Ex­as­per­a­tor

THE EX­QUIS­ITE FIN­GER CRACK THAT I NSPIRED THE AU­THOR’S TRAD- CLIMB­ING CA­REER

Climbing - - TOPO - BY JULIE EL­LI­SON • PHOTO BY CO­LETTE MCINERNEY

Years ago, I saw a photo of an aus­tere crack zigzag­ging up slate-gray gran­ite above a for­est. The photo trig­gered a de­sire like none I’d had: I needed to climb that route. I read the cap­tion: Ex­as­per­a­tor (5.10c), Squamish, Canada. “I bet­ter start trad climb­ing,” I thought.

At the leg­endary Squamish, just 40 miles north of Van­cou­ver, hun­dreds of thuggy boul­ders dot the dense for­est be­low the 2,300-foot Stawa­mus Chief, which of­fers trad routes rang­ing from sin­gle-pitch split­ters to 12-pitch ad­ven­ture climbs. Ex­as­per­a­tor carves a per­fect line at the base of the Chief ’s west-fac­ing Grand Wall. Jim Sin­clair and Jim Bald­win claimed the first as­cent, on aid, of the 150-foot route in 1960, but it wasn’t un­til 15 years later that it went free at the hands of Eric We­in­stein and Dave Ni­col. To­day, Marc Bour­don, au­thor of the Squamish Se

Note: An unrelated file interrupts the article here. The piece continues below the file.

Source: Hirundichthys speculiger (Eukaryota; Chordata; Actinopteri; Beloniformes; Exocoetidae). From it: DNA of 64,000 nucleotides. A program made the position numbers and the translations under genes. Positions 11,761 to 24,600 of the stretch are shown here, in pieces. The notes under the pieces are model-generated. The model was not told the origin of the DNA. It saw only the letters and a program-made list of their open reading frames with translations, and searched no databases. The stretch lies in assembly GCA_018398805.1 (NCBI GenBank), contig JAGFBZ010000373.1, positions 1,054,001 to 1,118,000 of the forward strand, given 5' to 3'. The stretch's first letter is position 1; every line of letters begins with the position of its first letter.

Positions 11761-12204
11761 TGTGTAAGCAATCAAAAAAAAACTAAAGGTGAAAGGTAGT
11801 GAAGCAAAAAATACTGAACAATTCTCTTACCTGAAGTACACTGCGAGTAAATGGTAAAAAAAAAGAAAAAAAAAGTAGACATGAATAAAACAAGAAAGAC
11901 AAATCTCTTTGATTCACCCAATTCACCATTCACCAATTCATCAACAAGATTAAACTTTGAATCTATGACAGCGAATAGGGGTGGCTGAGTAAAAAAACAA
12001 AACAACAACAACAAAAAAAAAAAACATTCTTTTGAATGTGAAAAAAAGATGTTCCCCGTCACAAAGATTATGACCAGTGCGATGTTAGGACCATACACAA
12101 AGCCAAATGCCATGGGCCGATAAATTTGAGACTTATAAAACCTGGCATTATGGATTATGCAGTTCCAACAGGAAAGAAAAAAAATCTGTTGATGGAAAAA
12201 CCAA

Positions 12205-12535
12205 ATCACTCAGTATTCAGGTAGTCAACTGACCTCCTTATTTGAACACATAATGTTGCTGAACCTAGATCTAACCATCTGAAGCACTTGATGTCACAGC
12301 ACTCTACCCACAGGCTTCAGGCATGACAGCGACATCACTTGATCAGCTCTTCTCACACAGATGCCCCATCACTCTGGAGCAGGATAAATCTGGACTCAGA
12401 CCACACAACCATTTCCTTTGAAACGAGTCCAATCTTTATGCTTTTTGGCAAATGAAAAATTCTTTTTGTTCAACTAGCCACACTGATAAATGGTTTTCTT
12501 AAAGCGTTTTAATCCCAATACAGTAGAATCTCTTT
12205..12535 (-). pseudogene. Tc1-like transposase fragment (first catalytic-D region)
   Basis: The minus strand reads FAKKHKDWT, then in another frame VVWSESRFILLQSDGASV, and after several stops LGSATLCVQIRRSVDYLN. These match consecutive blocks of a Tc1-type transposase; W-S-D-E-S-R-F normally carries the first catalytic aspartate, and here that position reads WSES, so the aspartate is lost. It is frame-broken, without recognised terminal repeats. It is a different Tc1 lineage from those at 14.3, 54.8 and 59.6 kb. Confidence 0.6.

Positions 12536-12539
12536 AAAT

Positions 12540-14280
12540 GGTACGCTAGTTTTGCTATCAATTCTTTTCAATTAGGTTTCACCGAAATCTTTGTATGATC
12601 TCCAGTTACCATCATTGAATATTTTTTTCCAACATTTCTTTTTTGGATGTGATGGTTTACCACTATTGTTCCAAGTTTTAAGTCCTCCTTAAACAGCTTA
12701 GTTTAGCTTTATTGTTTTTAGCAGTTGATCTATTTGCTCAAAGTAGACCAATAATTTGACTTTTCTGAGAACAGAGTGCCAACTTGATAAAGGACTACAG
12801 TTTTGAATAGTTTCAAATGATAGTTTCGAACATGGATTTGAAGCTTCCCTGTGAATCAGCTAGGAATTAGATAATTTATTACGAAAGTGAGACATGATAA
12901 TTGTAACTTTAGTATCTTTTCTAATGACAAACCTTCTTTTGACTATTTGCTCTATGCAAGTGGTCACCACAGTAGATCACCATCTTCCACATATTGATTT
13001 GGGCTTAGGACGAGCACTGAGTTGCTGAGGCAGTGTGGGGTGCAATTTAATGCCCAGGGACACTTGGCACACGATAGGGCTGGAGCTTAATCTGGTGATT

lect guide, lists Ex­as­per­a­tor as a Top 100 climb. The first half fol­lows a straight-up crack be­fore reach­ing a small stance and an op­tional an­chor. From here, the line takes a sharp turn right, travers­ing through 20 feet of del­i­cate fin­ger­locks and techy foot­work on pro­trud­ing grains. A fi­nal sec­tion zags back left, widen­ing to thin hands.

Af­ter I served a five-year trad ap­pren­tice­ship, my big LO­CA­TION day came in sum­mer 2018. I Squamish, racked up, charg­ing through Bri­tish Columbia the 5.10a first pitch. Af­ter years of buildup, it was time for the crux. With my small dig­its, each hold in the tra­verse felt like a fin­ger jug, and I was soon clip­ping the an­chors, feel­ing melan­choly that my dream was end­ing. So I did what any sane climber would do: I low­ered, pulled the rope, and climbed Ex­as­per­a­tor again.

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